The following is a combined list of effective nicotinomimetics on echinoderm muscle: nicotine, suberyldicholine, butyrylcholine, arecoline methiodide, propionylcholine and benzoylcholine (Florey et al., 1975; Florey and Cahill, 1980; Shelkovnikov et al., 1977; Kobzar and Shelkovnikov, 1985a; Mendes et al., 1970; Protas and Muske, 1980). Some effective nicotinic antagonists are: dTC, gallamine triethiodide, Mytolon and sebacoyldicholine (Shelkovnikov et al., 1977; Mendes et al., 1970). The most recent study on nicotinic agonists was conducted on the holothurian LMBW (C. L. Devlin and W. Schlosser, manuscript in preparation): a series of nAChR antagonists, α- and β-bungarotoxins (α-BGT and β-BGT), dTC, mecamylamine, methyllycaconitine (MLA), succinylcholine, the choline uptake blocker, hemicholinium-3, and the neuronal Na+ channel blocker, tetrodotoxin (TTX) were used to identify sites where the agonists (cytisine, epibatidine, nicotine) may act at the holothurian NMJ. These experiments showed that distinct subpopulations of nAChRs exist both pre- and postsynaptically at this NMJ preparation.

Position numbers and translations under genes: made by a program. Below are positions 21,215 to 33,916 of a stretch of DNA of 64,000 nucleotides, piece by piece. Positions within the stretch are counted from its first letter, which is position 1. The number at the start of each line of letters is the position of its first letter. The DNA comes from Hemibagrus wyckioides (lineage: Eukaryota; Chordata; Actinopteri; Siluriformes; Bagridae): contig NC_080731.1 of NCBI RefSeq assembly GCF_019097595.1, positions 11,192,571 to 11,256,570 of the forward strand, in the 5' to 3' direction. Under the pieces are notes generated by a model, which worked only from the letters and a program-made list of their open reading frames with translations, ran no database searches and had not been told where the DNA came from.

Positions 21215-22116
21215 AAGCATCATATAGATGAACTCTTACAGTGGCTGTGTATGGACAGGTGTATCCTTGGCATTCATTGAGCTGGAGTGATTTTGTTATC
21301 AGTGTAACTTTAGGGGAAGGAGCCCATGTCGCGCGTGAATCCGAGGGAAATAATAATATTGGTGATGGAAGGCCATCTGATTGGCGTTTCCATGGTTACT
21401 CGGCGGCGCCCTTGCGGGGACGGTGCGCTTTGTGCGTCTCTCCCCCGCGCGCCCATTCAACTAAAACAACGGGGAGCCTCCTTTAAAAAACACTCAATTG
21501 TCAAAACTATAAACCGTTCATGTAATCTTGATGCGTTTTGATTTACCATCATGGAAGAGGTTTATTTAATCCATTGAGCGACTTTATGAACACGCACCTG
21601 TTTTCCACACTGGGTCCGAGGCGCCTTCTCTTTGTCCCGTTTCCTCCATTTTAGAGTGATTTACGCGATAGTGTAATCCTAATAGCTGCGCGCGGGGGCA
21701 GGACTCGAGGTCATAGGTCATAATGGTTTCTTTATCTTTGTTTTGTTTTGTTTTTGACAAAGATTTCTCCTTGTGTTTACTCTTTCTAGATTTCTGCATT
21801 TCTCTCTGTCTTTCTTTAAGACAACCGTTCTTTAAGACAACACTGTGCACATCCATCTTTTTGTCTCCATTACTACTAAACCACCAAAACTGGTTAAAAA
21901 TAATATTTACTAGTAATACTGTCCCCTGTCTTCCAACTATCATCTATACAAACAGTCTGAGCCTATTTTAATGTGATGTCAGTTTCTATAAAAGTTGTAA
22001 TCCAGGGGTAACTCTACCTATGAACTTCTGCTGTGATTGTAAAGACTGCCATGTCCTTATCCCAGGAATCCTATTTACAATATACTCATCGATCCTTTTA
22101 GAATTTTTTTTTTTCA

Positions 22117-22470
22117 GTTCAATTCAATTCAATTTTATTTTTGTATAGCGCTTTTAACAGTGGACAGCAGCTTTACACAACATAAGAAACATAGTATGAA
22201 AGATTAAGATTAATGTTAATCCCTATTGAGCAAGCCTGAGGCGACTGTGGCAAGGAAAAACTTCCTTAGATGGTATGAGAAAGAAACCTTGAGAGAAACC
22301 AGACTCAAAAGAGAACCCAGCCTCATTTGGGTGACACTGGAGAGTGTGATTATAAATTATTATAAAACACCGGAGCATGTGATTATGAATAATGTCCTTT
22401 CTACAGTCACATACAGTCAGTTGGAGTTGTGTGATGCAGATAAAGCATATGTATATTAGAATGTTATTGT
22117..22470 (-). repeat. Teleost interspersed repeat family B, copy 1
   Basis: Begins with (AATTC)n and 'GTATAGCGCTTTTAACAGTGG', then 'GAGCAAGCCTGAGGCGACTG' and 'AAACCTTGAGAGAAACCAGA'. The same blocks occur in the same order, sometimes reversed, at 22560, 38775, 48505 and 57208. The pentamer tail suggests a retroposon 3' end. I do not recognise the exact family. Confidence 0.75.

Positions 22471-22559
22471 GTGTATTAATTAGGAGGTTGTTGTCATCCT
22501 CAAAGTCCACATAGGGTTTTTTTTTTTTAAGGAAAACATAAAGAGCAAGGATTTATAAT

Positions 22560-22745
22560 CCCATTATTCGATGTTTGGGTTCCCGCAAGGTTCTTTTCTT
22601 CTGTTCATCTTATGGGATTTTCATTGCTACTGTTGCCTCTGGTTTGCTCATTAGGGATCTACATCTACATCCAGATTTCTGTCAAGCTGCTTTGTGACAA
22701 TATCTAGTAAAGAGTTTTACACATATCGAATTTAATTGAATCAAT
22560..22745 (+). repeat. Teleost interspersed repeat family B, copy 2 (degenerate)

Nicotine causes concentration-dependent, slowly-rising contractions in the holothurian LMBW. It acts predominantly at muscle-type nAChRs on the LMBW, since both dTC and succinylcholine significantly potentiate the nicotine response. Similar potentiating effects of dTC on cholinergic responses have been described in other invertebrate preparations (Alvarez et al., 1969; Mattisan et al., 1974). Kehoe (Kehoe, 1972a; Kehoe, 1972b; Kehoe and McIntosh, 1998) found that three current components underlie the cholinergic response in Aplysia californica neurons: an inhibitory rapid response (mimicked by nicotine and blocked by dTC or α-BGT), an inhibitory slow response, and an excitatory response that is activated by nicotine or carbacol. Potentiation of nicotine contractions by dTC in the holothurian LMBW could be explained by suppression of this dTC-sensitive inhibitory rapid response (Kehoe, 1972a; Kehoe, 1972b; Kehoe and McIntosh, 1998), which would serve to prolong excitation and result in a protracted contraction of the LMBW. dTC alone causes a slight increase in basal tone of the holothurian LMBW, a response also observed in Parechinus angulosa muscle (Boltt and Ewer, 1963). The effect of dTC on ACh-induced contractions in various echinoderm muscle preparations is extremely variable. ACh-induced contractions are blocked by dTC treatment in the LMBW of Holothuria grisea (Ambache and Sawaya, 1953) and in the radial muscle from sea urchin Asthenosoma ijimai (Tsuchiya and Amemiya, 1977). However, it has no effect on the responses to ACh of the LMBW of Thyone briareus (DuBuy, 1936) and of Sclerodactyla briareus (Devlin et al., 2000), or on ACh-induced contractions of sea urchin tube feet (Florey et al., 1975).